Two days ago we noted Apple had promised the ACCC (Australian Competition and Consumer Commission) to clarify the marketing for the new iPad’s “4G” connectivity options on the company’s Australian website. With the ACCC alleging that Apple was misleading Australian customers in thinking the iPad would be compatible with Telstra’s 4G network, and Apple replying that Australian networks were “misnamed”, Apple agreed to resolve the dispute by clarifying marketing, contacting customers, and sending new signage to resellers by April 5th.

As noted by The Next Web, Apple has begun making these changes by updating the description of 4G compatibility on its Australian online store, clarifying that the new iPad ”supports very fast cellular networks” but that it is not “compatible with current Australian 4G LTE networks and WiMAX networks”. We’ve captured the differences in the screenshot below.

Other international stores, however, including the UK and Italy ones, are still reporting the old description for the iPad WiFi + 4G model, and it’s unclear whether the changes made in Australia will propagate automatically to other countries, or if more lawsuits by local consumer protection organizations will be necessary. Complaints are indeed taking hold in various European countries as well.

As Apple is seemingly making true on its promise to clarify marketing terms and offer a refund to customers, the ACCC is still pushing for a full trial in early May.

iOS 5 Certified For Government Use In Australia

ZDNet reports the Defence Signals Directorate (DSD) — the organization that reviews and certifies software and devices for use by government agencies in Australia — has certified iOS 5, allowing iPhones and iPads to be used to transmit “certain classified information”.

Today, the DSD cleared iOS for government agencies to use so long as the information that was being communicated and stored had a classification no higher than PROTECTED.

PROTECTED is the lowest level of classification in the Australian Government Security Classification system aside from publicly available information. The other three classifications are CONFIDENTIAL, SECRET and TOP SECRET in order of sensitivity.

As confirmed in the iOS Hardening Configuration Guide, released by the DSD, the certification applies to iPhones, iPads and iPods running iOS 5.1 or higher. The guide includes a series of how-tos and explanations of iOS security, passcode management, iOS device deployment, and “example scenarios” to better understand the iOS file system architecture, data protection, and the way applications can register URL handlers to open documents.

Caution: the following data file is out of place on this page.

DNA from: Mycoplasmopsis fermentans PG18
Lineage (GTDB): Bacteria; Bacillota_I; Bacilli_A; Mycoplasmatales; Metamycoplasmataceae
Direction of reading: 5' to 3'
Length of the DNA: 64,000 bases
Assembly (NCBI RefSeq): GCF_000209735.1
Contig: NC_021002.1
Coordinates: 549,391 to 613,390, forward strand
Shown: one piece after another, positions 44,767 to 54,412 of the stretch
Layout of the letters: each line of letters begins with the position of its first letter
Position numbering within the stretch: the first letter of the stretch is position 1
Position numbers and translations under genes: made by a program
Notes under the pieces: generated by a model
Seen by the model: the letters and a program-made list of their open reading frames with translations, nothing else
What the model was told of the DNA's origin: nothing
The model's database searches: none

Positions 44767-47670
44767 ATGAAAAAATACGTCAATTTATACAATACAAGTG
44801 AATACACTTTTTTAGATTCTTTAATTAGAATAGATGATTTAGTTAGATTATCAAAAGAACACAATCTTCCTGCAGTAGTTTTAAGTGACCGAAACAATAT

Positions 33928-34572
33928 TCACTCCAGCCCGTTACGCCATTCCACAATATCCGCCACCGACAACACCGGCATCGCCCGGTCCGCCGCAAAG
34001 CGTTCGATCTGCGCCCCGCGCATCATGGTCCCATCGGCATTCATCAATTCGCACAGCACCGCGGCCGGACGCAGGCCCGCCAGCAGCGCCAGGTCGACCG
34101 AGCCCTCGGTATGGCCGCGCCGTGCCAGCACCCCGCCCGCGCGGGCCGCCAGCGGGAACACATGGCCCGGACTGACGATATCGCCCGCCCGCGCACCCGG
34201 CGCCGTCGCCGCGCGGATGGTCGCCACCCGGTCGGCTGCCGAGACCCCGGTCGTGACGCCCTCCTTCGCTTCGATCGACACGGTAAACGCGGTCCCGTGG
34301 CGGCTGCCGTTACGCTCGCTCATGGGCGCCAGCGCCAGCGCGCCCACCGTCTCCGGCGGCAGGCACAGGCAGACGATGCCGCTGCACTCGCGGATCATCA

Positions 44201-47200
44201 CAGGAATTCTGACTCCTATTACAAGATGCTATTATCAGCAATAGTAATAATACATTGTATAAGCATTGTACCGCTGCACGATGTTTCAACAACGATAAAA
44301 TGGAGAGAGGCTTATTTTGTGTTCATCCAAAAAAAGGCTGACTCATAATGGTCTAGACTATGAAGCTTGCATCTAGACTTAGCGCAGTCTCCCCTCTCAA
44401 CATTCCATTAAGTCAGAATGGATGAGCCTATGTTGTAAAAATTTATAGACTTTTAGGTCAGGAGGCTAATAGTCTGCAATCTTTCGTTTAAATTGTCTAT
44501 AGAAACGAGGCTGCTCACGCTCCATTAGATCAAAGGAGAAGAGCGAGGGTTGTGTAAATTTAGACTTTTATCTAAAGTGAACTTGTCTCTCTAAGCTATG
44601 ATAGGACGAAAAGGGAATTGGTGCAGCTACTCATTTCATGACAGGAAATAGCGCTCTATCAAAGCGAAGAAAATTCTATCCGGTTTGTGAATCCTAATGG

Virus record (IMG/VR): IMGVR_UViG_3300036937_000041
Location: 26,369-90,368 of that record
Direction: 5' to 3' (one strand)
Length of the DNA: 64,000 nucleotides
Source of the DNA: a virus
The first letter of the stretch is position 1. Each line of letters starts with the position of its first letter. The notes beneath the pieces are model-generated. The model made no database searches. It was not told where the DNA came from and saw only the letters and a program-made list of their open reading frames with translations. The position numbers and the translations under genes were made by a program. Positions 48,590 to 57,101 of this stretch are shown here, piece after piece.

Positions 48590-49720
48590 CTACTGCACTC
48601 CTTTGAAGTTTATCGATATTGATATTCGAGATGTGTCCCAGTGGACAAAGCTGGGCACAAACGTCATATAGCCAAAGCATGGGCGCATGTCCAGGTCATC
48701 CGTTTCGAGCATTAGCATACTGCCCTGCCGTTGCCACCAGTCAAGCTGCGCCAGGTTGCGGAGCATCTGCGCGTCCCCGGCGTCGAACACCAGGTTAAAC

As iPhones and iPads gain traction in the enterprise, government agencies may become another market for Apple to further consider with functionalities specifically aimed at improving the security of iOS.

Gravitational Force in Angry Birds Space Analyzed

Rhett Allain has posted a follow-up to his 2010 article The Physics of Angry Birds, this time studying the gravitational force that influences the trajectories of Rovio’s birds in the franchise’s latest installment, Angry Birds Space. The article goes into great detail analyzing the forces that may affect the gameplay mechanics Rovio built into the game.

If the scale of the sling shot is the same as the scale in the Earth-based Angry Birds, then the birds are launched with a speed of about 25 m/s. This is similar to the launch speed in Earth-based Angry Birds — for which I found a launch speed of about 23 m/s.

Read the full story on Wired if you’re looking for real numbers and a complete dissertation on the “friction” Rovio must be implementing in Angry Birds Space. Make sure to check out Allain’s analysis from November 2011 as well, specifically focused on the yellow Angry Bird.

Mar
29
2012

Here are today’s @MacStoriesDeals on hardware, iOS, and Mac apps that are on sale for a limited time, so get them before they end!
(more…)

Mar
29
2012

The (Semi)Skeuomorphism

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Last night’s release of Paper, a new drawing and sketching app for iPad (The Verge has a good review and interview with its developers), got me thinking about a trend I’m seeing lately in several high-profile iOS apps from third-party developers and, to an extent, Apple itself. That is, drifting away from the forced skeuomorphism of user interfaces to embrace a more balanced approach between imitating real-life objects to achieve familiarity, and investing on all-digital designs and interfaces to benefit from the natural and intuitive interactions that iOS devices have made possible.

John Gruber says that the tension “between simplicity and obviousness” can be seen in developers getting rid of UI chrome (buttons, toolbars) to make simpler apps, and Apple, which has adopted UI chrome — often, in the form of skeuomorphic elements — to bring obviousness and familiarity to its applications. iCal’s bits of torn paper and Address Book’s pages are obvious, but are they simple?

The subject is complex, and the scope of the discussion is too broad to not consider both ends of the spectrum, and what lies in between. Ultimately, simplicity vs. obviousness brings us to another issue with user interfaces: discovery vs. frustration.